Maggie Flanagan, July 7, 2007

NOAA Teacher at Sea
Maggie Flanagan
Onboard NOAA Ship Oscar Elton Sette
June 12 – July 12, 2007

Mission: Lobster Survey
Geographical Area: Pacific Ocean; Necker Island
Date: July 7, 2007

A turkeyfish and white spotted toby found in lobster traps.
A turkeyfish and white spotted toby found in lobster traps.

Science and Technology Log – Bycatch 

Though spiny and slipper lobsters are our target species for sampling, many other interesting creatures are interested in our bait, and wind up in our traps.  Some of the smaller creatures spend a little time in our on board aquarium for observation and acclimation.  These fish are upside down because their swim bladders, which regulate buoyancy in the ocean, have not yet adjusted to the surface (barotrauma).  They wouldn’t survive if they were immediately released. The turkeyfish, aka Hawaiian lionfish, Dendrochirus barberi, is red/orange with large fins. It has venomous spines in its dorsal (back) fin, and will lunge pointing them at a threat.  We used a net instead of gloves to observe this one. This fish in known to enjoy a meaty diet, eating other smaller fish. The Hawaiian white spotted toby, Canthigaster jactator, is a sharp nose puffer, brown with white spots. This toby is endemic to Hawaii, found naturally only in Hawaii.  These fish can make themselves swell in size to ward off predators by filling their stomachs with water. They carry a toxin in their skin, which can harm other aquarium creatures if released.

Swimming crab (Charybdis paucideutis?) and hermit crab (Dardanus brachyops)
Swimming crab (Charybdis paucideutis) and hermit crab (Dardanus brachyops)

The red figure in the background of the above photo is a sea hare, Aplysioidea, aka sea slug. These invertebrates are hermaphroditic, carrying both male and female sex organs. We also encounter a variety of crabs with a variety of adaptations.  Hermit Crabs, Dardanus,  have been the most numerous in our traps, and there are reported to be up to 2000 species of hermit crabs world-wide.  They take over the shells of marine snails and keep their soft abdomens tucked inside. Many of the hermit crabs we’ve found in the North West Hawaiian Islands take protection even one step further – they keep anemones on their shells. The anemones eject bubble-gum-pink stinging threads called acontia when threatened. We wear gloves when handling the crabs to protect ourselves. Scientists have discovered that the anemones don’t live on the shells when the snail is alive, and that hermit crabs will actually move their anemones from shell to shell as they move to new shell homes.  They figure that the anemones benefit from mobility with the crab and from food particles spread by the hermit crabs as they rip and shred.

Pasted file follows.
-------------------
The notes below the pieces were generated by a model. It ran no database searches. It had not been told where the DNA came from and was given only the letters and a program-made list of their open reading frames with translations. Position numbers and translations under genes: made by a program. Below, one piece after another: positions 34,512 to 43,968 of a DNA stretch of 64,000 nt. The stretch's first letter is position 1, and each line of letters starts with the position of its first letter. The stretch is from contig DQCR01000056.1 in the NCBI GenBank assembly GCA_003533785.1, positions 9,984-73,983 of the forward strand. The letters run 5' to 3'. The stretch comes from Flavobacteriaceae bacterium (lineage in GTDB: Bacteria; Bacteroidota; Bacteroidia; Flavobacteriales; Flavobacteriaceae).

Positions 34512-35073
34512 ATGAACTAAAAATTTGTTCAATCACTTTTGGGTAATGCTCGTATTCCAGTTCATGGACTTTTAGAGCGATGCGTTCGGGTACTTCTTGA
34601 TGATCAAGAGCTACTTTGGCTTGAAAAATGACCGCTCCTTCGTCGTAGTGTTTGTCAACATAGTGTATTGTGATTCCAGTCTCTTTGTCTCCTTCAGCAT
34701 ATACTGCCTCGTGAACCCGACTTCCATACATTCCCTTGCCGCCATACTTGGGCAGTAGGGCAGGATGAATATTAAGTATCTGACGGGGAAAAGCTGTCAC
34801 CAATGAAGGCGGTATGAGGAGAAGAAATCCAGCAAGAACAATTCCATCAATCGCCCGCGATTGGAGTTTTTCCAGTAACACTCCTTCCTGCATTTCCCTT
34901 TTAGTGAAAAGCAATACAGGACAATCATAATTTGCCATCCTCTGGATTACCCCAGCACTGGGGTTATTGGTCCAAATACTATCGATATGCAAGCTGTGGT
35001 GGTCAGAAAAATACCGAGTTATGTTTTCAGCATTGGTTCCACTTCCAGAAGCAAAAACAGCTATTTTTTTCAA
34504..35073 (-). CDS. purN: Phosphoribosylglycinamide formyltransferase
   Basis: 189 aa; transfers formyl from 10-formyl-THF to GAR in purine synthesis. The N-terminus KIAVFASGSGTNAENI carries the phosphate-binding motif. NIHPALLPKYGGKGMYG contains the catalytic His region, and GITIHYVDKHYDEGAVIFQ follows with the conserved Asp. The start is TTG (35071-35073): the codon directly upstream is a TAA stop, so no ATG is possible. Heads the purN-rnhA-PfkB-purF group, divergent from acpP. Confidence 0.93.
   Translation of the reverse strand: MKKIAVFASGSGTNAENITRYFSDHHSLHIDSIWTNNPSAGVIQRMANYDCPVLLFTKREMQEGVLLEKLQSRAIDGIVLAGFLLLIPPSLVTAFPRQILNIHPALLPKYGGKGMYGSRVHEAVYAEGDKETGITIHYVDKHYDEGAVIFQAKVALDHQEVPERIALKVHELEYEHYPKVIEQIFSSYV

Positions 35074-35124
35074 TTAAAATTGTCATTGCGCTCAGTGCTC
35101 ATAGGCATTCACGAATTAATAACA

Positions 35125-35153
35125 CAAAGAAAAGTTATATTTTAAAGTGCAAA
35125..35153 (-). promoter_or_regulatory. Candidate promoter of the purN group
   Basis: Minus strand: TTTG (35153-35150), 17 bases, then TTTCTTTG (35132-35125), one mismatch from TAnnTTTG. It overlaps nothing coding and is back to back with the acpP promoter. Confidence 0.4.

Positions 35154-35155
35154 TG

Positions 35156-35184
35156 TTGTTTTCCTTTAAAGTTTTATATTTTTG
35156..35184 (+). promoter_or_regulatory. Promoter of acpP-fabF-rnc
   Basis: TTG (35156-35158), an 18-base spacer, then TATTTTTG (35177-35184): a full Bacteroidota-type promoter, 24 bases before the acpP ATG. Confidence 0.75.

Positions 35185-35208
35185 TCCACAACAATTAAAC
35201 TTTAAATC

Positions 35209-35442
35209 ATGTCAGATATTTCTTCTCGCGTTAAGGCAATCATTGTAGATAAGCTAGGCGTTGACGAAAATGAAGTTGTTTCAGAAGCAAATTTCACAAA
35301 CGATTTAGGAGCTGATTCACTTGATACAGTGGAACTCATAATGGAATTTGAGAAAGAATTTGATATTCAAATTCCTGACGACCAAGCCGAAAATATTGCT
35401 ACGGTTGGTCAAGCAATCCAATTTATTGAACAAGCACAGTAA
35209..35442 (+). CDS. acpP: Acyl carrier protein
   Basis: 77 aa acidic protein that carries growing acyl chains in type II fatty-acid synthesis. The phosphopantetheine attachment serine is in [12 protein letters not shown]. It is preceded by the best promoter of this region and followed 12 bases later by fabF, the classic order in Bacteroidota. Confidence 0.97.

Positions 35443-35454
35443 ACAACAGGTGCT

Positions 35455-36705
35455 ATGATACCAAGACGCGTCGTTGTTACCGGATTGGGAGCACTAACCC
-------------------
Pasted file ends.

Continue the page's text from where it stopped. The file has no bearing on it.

Swimming Crabs, Charybdis, are the most aggressive crab in the trap.  In both body and behavior they’re similar to the blue claw crabs of my home waters, so I was prepared for their quick attempts to pinch and slice my fingers.  Their last pair of legs is oval like a paddle – perfect for swimming. On board, we call the box crab, Calappa calappa, the Vader crab. Its claws fold perfectly into its oval body, making it look like the face mask of that notorious space villain. These crabs can be mean too; those wide claws are powerful and help the crab eat mollusks.  Imagine how well camouflaged it is folded up down in the sand.

A box crab (Calappa calappa), a.k.a., the Vader crab
A box crab (Calappa calappa), a.k.a., the Vader crab

Personal Log 

During our lobster survey work, we catalogue the other animals that also get in the traps, and release them as healthy as possible. The creatures that you catch unintentionally are generally called bycatch. A current issue in commercial fishing is animals killed and wasted because they’re caught as bycatch, and not sold or eaten.  Many times they’re dumped back in the sea dead.  It’s a complicated issue on a global scale considering the definitions of what makes bycatch, all the different kinds of fishing gear, the variety of marine ecosystems, applications of technology, and the multiple political and economic groups involved.  There are many figures being reported, from 30% to over 50% of the take winding up as wasted bycatch, or perhaps 28 million metric tons world-wide. But, statistics on this topic are difficult to determine, which makes solving the problem even more difficult.  Technology has innovated some fishing gear which particularly reduces the bycatch of sea turtles and marine mammals, and recent focus on bycatch by type of fish and type of gear may inspire more solutions to this serious problem.

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